Negative Indefinites in Afrikaans

Author: Kate Huddlestone
LOT Number: 250
ISBN: 978-94-6093-033-1
Pages: 351
Year: 2010
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Negative Indefinitesin Afrikaans

This dissertation is concerned with the syntactic and semantic status of negative indefinites in Afrikaans. The problem posed by negative indefinites is that their interpretation appears to differ across double negation (DN) and negative concord (NC) languages. With respect to negative indefinites, Afrikaans displays features that distinguish it from both typical NC and typical DN languages. Contrary to most NC languages, and similarly to DN languages, standard Afrikaans does not allow negative indefinites to co-occur with a NC interpretation. If multiple negative indefinites do co-occur, the utterance is given a DN interpretation in standard Afrikaans. However, in colloquial Afrikaans multiple negative indefinites can co-occur with a NC interpretation. It is this potential ambiguity between NC and DN interpretations of multiple negative indefinite combinations on the one hand, and the variation in the expression of multiple indefinites in the scope of negation on the other hand, that forms the central focus of the dissertation.
The analysis of negative indefinites in Afrikaans proposed in this dissertation is formulated in the framework of bidirectional Optimality Theory (OT) and is based on both theoretical observations and empirical data.
This dissertation is of interest to researchers working on negation in general and to those interested in Afrikaans, and negation in Afrikaans.

Negative Indefinitesin Afrikaans

This dissertation is concerned with the syntactic and semantic status of negative indefinites in Afrikaans. The problem posed by negative indefinites is that their interpretation appears to differ across double negation (DN) and negative concord (NC) languages. With respect to negative indefinites, Afrikaans displays features that distinguish it from both typical NC and typical DN languages. Contrary to most NC languages, and similarly to DN languages, standard Afrikaans does not allow negative indefinites to co-occur with a NC interpretation. If multiple negative indefinites do co-occur, the utterance is given a DN interpretation in standard Afrikaans. However, in colloquial Afrikaans multiple negative indefinites can co-occur with a NC interpretation. It is this potential ambiguity between NC and DN interpretations of multiple negative indefinite combinations on the one hand, and the variation in the expression of multiple indefinites in the scope of negation on the other hand, that forms the central focus of the dissertation.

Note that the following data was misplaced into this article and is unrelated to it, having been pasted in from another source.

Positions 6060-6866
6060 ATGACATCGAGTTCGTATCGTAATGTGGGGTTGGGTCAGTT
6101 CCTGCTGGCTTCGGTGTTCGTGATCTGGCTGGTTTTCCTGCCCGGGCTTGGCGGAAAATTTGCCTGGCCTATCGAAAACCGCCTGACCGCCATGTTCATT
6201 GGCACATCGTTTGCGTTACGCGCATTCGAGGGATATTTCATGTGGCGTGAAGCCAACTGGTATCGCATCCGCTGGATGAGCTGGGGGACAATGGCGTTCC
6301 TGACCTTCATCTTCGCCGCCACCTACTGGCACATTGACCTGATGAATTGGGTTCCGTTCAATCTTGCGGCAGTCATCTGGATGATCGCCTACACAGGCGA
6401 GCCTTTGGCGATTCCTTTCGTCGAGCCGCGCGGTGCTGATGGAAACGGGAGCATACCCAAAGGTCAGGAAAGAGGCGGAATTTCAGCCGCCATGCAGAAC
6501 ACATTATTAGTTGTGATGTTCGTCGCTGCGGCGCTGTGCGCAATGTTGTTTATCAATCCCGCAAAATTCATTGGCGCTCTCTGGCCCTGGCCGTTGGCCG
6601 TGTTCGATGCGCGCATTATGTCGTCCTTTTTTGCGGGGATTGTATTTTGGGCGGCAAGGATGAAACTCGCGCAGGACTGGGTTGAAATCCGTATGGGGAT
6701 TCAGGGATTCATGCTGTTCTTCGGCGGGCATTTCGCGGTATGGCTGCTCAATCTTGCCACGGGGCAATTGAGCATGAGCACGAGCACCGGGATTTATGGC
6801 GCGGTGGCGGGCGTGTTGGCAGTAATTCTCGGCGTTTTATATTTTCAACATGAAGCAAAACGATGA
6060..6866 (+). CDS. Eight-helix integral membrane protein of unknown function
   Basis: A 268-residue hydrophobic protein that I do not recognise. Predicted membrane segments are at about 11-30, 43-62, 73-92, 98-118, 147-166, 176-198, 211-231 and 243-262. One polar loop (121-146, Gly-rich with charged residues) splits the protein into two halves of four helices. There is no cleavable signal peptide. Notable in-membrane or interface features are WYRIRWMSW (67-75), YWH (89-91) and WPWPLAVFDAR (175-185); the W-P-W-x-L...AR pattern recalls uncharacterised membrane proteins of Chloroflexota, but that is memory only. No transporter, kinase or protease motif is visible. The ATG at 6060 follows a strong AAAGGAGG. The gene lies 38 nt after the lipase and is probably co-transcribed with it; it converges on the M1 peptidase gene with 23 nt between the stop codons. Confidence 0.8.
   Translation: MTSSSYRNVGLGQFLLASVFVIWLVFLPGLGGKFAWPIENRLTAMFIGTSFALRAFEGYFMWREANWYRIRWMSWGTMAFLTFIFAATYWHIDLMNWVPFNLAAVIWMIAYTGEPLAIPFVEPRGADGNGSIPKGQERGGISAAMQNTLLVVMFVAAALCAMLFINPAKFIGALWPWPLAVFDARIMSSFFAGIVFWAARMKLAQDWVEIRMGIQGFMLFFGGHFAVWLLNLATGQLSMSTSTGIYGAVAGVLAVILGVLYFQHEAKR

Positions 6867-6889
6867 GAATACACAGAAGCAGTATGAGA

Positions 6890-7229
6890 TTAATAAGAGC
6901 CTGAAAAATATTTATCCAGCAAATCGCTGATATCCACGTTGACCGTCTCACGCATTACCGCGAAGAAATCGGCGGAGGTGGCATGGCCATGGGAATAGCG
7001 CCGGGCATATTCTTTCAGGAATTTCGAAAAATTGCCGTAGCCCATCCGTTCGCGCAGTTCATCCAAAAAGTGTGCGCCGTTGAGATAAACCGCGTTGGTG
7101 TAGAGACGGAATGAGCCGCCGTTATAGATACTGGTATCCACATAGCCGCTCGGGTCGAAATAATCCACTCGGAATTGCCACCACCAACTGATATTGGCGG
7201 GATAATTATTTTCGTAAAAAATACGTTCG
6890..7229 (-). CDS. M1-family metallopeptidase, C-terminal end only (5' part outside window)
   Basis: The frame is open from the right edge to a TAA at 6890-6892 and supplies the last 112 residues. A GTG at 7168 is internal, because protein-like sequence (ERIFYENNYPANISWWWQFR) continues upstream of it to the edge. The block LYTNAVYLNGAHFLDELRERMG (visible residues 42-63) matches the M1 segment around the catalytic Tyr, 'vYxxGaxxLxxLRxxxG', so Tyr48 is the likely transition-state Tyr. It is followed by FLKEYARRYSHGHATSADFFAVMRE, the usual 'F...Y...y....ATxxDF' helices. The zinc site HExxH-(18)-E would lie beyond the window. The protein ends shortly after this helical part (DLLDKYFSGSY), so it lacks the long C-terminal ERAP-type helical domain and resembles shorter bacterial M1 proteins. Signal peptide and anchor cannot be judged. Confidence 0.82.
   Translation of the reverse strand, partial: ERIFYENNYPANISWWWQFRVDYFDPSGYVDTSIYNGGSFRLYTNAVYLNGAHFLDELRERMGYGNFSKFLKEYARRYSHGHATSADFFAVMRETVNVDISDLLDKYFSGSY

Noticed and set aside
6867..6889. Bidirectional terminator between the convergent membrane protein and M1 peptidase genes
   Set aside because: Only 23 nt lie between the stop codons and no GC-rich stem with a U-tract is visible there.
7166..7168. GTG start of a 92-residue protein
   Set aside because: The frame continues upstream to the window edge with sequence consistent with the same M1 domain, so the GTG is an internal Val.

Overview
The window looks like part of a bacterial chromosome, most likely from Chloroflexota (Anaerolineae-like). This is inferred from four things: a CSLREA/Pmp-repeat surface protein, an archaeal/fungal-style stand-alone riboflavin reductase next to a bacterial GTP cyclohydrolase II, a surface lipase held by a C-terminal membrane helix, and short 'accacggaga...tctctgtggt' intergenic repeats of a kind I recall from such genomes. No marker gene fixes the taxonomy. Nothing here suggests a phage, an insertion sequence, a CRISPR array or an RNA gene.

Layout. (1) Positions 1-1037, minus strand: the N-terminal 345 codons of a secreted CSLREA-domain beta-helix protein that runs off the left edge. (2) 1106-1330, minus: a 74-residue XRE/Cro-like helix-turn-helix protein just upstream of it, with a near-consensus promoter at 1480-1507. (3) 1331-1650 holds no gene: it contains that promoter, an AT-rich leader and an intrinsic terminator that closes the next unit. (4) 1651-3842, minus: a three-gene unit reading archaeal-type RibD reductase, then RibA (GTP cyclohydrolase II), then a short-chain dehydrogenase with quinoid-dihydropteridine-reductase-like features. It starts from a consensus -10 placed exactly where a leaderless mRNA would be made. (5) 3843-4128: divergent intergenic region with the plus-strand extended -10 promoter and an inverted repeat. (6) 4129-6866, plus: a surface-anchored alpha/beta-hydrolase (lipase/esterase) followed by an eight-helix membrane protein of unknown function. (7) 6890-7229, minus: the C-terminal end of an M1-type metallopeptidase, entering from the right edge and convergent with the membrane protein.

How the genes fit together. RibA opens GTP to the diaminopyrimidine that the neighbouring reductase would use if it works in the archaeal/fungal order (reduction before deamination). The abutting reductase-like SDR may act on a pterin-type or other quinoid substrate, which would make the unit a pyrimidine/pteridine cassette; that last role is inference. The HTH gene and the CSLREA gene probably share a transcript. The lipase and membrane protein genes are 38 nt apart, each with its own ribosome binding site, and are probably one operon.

The analysis of negative indefinites in Afrikaans proposed in this dissertation is formulated in the framework of bidirectional Optimality Theory (OT) and is based on both theoretical observations and empirical data.
This dissertation is of interest to researchers working on negation in general and to those interested in Afrikaans, and negation in Afrikaans.

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